In 2012, Euronext announced the creation of Euronext London to offer listing facilities in the UK. As such, Euronext received in June 2014 Recognized Investment Exchange (RIE) status from Britain's Financial Conduct Authority.
On 20 December 2012, the boards of directors of both Intercontinental Exchange (ICE) and the NYSE Euronext approved an $8 billion acquisition of NYSE Euronext. Under the terms shareholders of NYSE would receive either $33.12 in cash for each share or .2581 IntercontinentalExchange Inc. shares, or a combination of $11.27 in cash per share plus .1703 shares of stock. The acquisition is subject to regulator approval, though since the operations of ICE and NYSE have little in common—ICE is largely devoted to trading commodities, as opposed to NYSE's business of trading stocks and securities—the deal is not expected to be blocked. ICE said that after the deal closed it would sell the Euronext portion of the company, including stock exchanges in Amsterdam, Brussels, Lisbon and Paris. The deal went through and Euronext is a sister division to NYSE and part of ICE. ICE CEO Jeffrey Sprecher would continue in that position at the combined company, while NYSE CEO Duncan Niederauer would serve as president. The future of the New York Stock Exchange's historic trading floor under ICE has not been announced. ICE closed the high profile and historic trading floors of its other earlier acquisitions, the International Petroleum Exchange and the New York Board of Trade in New York.
In December 2012 Intercontinental Exchange (ICE) announced plans to acquire NYSE Euronext, owner of Euronext, in an $8.2 billion takeover.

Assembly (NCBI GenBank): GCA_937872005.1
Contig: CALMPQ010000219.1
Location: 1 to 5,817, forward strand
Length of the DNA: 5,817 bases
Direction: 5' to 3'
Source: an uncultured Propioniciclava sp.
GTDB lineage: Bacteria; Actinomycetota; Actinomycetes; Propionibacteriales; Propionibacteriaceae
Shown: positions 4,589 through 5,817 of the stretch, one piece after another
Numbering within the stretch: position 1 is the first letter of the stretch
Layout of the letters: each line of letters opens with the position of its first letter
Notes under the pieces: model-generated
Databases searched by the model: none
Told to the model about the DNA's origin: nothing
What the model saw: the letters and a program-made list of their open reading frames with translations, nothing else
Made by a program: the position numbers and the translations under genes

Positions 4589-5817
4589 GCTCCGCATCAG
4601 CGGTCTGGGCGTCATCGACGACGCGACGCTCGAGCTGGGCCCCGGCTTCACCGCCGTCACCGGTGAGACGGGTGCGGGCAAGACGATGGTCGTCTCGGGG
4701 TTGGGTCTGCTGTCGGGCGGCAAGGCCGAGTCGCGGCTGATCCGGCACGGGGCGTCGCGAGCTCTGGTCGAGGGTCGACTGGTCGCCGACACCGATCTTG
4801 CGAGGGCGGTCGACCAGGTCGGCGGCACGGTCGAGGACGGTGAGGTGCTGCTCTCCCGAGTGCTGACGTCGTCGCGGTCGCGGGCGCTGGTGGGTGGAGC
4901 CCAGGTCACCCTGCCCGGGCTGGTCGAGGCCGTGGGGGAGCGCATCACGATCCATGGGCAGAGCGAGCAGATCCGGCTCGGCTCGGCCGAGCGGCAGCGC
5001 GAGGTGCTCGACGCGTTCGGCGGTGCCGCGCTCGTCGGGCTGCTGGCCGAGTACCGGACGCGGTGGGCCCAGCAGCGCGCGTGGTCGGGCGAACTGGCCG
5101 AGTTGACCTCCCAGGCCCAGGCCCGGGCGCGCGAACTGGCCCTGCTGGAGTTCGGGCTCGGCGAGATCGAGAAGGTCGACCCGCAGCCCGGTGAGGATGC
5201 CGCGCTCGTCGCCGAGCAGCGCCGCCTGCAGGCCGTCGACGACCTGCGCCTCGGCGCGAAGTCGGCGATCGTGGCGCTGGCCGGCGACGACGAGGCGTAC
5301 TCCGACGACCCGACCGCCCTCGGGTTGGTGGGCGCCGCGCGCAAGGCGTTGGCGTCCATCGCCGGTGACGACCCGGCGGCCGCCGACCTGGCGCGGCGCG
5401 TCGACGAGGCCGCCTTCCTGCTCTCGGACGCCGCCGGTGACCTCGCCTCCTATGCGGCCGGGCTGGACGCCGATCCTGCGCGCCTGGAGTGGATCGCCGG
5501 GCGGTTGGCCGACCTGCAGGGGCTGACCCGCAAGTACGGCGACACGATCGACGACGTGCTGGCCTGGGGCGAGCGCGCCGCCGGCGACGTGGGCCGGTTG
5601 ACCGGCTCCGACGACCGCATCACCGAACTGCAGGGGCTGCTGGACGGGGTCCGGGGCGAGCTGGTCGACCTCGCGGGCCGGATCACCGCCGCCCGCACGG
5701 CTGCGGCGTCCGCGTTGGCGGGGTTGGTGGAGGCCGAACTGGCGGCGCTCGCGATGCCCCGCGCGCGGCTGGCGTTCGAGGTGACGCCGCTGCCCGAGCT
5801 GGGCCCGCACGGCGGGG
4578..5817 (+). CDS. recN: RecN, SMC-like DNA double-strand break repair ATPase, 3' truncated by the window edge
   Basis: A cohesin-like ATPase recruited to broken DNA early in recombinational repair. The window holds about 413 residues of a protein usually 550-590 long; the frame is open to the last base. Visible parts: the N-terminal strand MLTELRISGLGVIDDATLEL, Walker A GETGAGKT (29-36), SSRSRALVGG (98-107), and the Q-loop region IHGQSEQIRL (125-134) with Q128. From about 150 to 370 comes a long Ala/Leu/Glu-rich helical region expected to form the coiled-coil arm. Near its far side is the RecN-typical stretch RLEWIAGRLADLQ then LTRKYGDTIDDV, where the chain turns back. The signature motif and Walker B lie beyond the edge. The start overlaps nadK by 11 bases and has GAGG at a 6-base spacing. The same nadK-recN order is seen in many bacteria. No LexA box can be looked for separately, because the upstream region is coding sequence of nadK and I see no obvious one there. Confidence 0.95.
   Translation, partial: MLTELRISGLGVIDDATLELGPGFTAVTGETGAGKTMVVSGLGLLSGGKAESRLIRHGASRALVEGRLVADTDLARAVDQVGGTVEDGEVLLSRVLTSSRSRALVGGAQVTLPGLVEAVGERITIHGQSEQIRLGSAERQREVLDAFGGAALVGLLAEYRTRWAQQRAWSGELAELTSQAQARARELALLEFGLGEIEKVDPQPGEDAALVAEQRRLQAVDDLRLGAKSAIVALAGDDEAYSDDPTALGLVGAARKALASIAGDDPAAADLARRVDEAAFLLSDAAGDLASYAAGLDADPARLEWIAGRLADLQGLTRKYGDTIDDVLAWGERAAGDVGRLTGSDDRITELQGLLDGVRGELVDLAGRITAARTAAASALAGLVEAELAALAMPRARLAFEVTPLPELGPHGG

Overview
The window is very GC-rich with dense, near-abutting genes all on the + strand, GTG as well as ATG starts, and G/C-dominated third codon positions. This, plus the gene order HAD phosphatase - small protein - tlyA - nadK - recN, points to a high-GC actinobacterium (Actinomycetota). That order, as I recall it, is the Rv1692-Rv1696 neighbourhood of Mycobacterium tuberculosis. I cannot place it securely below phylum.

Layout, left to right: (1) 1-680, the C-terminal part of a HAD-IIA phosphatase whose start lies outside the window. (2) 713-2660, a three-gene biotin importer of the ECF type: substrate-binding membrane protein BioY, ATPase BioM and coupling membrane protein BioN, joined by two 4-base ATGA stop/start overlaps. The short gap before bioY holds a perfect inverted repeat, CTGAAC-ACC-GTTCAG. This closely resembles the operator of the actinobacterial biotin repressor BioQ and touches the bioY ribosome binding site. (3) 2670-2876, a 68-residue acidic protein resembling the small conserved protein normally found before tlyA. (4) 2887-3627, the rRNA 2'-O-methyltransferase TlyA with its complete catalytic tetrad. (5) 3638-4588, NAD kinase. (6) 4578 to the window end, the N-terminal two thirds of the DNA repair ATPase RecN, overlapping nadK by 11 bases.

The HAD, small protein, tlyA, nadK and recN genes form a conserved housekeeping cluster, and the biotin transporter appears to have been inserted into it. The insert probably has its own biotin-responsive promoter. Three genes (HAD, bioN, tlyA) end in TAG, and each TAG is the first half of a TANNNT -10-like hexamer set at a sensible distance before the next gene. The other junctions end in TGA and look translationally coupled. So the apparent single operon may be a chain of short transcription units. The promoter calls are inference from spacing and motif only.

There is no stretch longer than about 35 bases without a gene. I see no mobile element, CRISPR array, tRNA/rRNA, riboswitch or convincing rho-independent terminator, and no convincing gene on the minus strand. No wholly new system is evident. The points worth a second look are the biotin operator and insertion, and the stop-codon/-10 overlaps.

In May 2013, Euronext established Enternext as a subsidiary to help small and medium-size enterprises (SMEs) listed on Euronext outline and apply a strategy most suited to support their growth.
The ICE's deal was approved by the shareholders of NYSE Euronext and Intercontinental Exchange on 3 June 2013. The European Commission approved the acquisition on 24 June 2013 and on 15 August 2013 the US regulator, SEC, granted approval of the acquisition. European regulators and ministries of Finance of the participating countries approved the deal and on 13 November 2013 the acquisition was completed.
Part of ICE's deal to acquire NYSE Euronext was a spin-off for Euronext, which was considered a positive element for European stakeholders. After a complex series of operations, this occurred on 20 June 2014, through an initial public offering (IPO). The former Euronext.LIFFE was retained by ICE and renamed ICE Futures Europe. In order to stabilise Euronext, a consortium of eleven investors decided to invest in the company as "reference shareholders". These investors owned 33.36% of Euronext's capital and have a 3 years lockup period: Euroclear, BNP Paribas, BNP Paribas Fortis, Société Générale, Caisse des Dépôts, BPI France, ABN Amro, ASR, Banco Espirito Santo, Banco BPI and Belgian holding public company Belgian Federal Holding and Investment Company(SFPI/FPIM). They have 3 board seats.